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Thursday, 20 Sep 18 - Tux Machines is a community-driven public service/news site which has been around for over a decade and primarily focuses on GNU/LinuxSubscribe now Syndicate content

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Quick Roundup

Type Title Author Replies Last Postsort icon
Story Download Linux Kernel 3.13 Release Candidate 2 Rianne Schestowitz 03/12/2013 - 3:17am
Story VirtualBox 4.3.4 Released with Support for Linux Kernel 3.13 Rianne Schestowitz 03/12/2013 - 3:06am
Story Linux Mint 16 Cinnamon Review Rianne Schestowitz 03/12/2013 - 3:00am
Story LINUX MINT 16 'PETRA' RELEASED [SCREENSHOTS] Rianne Schestowitz 03/12/2013 - 2:48am
Story What to Expect in Ubuntu 14.04 LTS Rianne Schestowitz 03/12/2013 - 2:31am
Story Ubuntu Used to Design and Control the Atlas Humanoid Robot for a DARPA Challenge Rianne Schestowitz 03/12/2013 - 2:16am
Story Android 4.3 rollout for Samsung Galaxy S4 resumes Rianne Schestowitz 03/12/2013 - 2:07am
Story Canonical: Ubuntu TV Lives, But Linux Smartphones Come First Rianne Schestowitz 03/12/2013 - 1:40am
Story Open Source Is Here To Stay On IBM i Roy Schestowitz 02/12/2013 - 6:57pm
Story The People Who Support Linux: Starting Over as a Linux SysAdmin Roy Schestowitz 02/12/2013 - 6:19pm

Dell flirts with the Linux desktop

Filed under
Linux

Is Dell is on its way to becoming the first tier-one PC vendor to offer a mainstream business Linux desktop to US customers? It's starting to look that way.

Inside Windows Vista, Build 5308

Filed under
Microsoft

Microsoft has publicly passed a key milestone on the road to launching its new operating system. This release of Vista is "feature-complete", the company says, meaning that all of the fundamental capabilities that Vista will eventually offer are now baked in.

Free software developers do it to learn new skills

Filed under
OSS

Most free and open source developers participate in FOSS projects to learn and develop new skills, Rishab Ghosh of Maastricht University, told the Idlelo2 conference in Kenya this morning.

Red Hat offers Linux eye candy alternative

Filed under
Linux

The next version of Red Hat's Fedora Linux will include software to give the operating system some of the eye candy of a rival Novell project--but it will use a less intrusive mechanism, advocates say

Ubuntu, Nearly worthy of all the hype!

Filed under
Reviews
Ubuntu

In the end, I can honestly say that Ubuntu seems to be worthy of much of it's hype.  It really is a solid, reliable and easy to use desktop Linux.  Once the installer has been simplified and if the Ubuntu team addresses the multi-media issues, it may well be worthy of all of the hype.

Making apt Work for You

Filed under
HowTos

One of the popular Linux patch management systems is based on the Advanced Package Tool, known as apt. While it was developed for Debian Linux, it is the standard patch management tool for a number of Debian and Red Hat-based distributions, including Knoppix, Xandros, and even the Lineox rebuild of Red Hat Enterprise Linux. But if you prefer apt, the associated tools can be installed on most Linux distributions.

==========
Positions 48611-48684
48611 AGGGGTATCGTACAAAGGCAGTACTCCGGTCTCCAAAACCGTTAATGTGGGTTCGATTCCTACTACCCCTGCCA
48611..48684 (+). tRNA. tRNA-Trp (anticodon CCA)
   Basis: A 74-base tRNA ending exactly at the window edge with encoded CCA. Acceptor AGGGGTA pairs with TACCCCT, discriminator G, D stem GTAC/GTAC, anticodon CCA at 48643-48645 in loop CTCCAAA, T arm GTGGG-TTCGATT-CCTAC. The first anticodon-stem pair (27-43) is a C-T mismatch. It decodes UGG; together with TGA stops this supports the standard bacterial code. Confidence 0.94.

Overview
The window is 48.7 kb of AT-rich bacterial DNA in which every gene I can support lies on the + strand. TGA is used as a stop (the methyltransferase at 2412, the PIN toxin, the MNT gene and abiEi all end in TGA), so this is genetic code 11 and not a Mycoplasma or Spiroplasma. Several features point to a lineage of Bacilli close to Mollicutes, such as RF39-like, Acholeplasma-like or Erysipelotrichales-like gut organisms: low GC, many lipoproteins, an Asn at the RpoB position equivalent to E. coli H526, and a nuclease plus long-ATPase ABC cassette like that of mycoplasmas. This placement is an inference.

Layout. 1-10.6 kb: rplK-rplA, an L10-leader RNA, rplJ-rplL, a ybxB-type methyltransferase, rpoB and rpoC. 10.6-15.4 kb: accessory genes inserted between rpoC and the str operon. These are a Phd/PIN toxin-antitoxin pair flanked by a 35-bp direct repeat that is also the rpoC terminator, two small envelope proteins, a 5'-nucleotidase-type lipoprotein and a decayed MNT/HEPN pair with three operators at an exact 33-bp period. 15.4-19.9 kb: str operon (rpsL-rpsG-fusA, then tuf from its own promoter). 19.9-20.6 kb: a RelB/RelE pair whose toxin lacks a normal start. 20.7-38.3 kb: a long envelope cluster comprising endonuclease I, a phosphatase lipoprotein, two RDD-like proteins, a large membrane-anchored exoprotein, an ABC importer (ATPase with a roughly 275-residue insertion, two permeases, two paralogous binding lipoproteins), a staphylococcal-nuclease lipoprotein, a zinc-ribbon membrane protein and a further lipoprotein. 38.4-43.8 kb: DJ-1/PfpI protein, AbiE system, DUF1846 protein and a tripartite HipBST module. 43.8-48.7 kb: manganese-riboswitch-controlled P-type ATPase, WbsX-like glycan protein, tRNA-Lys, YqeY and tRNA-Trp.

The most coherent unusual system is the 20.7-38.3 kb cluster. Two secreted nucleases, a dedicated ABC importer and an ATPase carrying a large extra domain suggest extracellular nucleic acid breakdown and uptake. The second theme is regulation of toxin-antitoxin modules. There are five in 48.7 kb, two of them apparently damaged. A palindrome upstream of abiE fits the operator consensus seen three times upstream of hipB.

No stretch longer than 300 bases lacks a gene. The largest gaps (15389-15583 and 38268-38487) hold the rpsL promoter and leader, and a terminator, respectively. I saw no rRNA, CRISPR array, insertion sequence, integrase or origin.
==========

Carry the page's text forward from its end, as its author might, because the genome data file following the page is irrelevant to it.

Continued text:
2006: The Year Of Open Source

Filed under
OSS

Looking at open source from the VAR's or integrator's point of view, the Deloitte executives suggest - not so surprisingly - that the rise of open source could sharply reduce R&D costs, giving specialists the opportunity to really dive into development of their niche capabilities and not the more established features.

Your Next Phone Might Be Running Linux - Should You Care?

Filed under
Linux

With more than 15 million Linux handsets having already shipped into the market, most in the last year, the promise of Linux for the mobile phone industry is becoming a reality.

Easing Into Linux With Xandros Desktop OS 3.0.2

Filed under
Reviews

Since everybody doesn't run 64-bit chips yet and I still needed to do Linux reviews, I had a dilemma. How do you keep a sweet running SUSE/HP 64-bit notebook and still review 32-bit Linux versions?

ATI slammed for lack of Linux support

Filed under
Hardware

A MAN has hit out for ATI for failing to provide adequate support for its R5XX line.

Turbocharged awk

Filed under
HowTos

In a previous article, I covered the basics of awk and presented a small application to reformat address book data. Now, I'll show you how to turbocharge awk. You can improve the performance of your awk programs by uncovering bottlenecks in your code with the help of a profiler, hunting for bugs with XREF, and using Awka to increase speed.

Configuring Apache for Maximum Performance

Filed under
HowTos

Apache server performance can be improved by adding additional hardware resources such as RAM, faster CPU etc.. But, most of the time, the same result can be achieved by custom configuration of the server. This article looks into getting maximum performance out of Apache with the existing hardware resources, specifically on the Linux systems.

Wildcard hosting with Apache and Bind

Filed under
HowTos

If you have control over your DNS you can setup 'wildcard hosting', which means you can have a webserver accept connections for any given subdomain. This can be enormously useful for community websites, or other hosting purposes.

IBM vs. SCO: Now it's IBM's turn

Filed under
Legal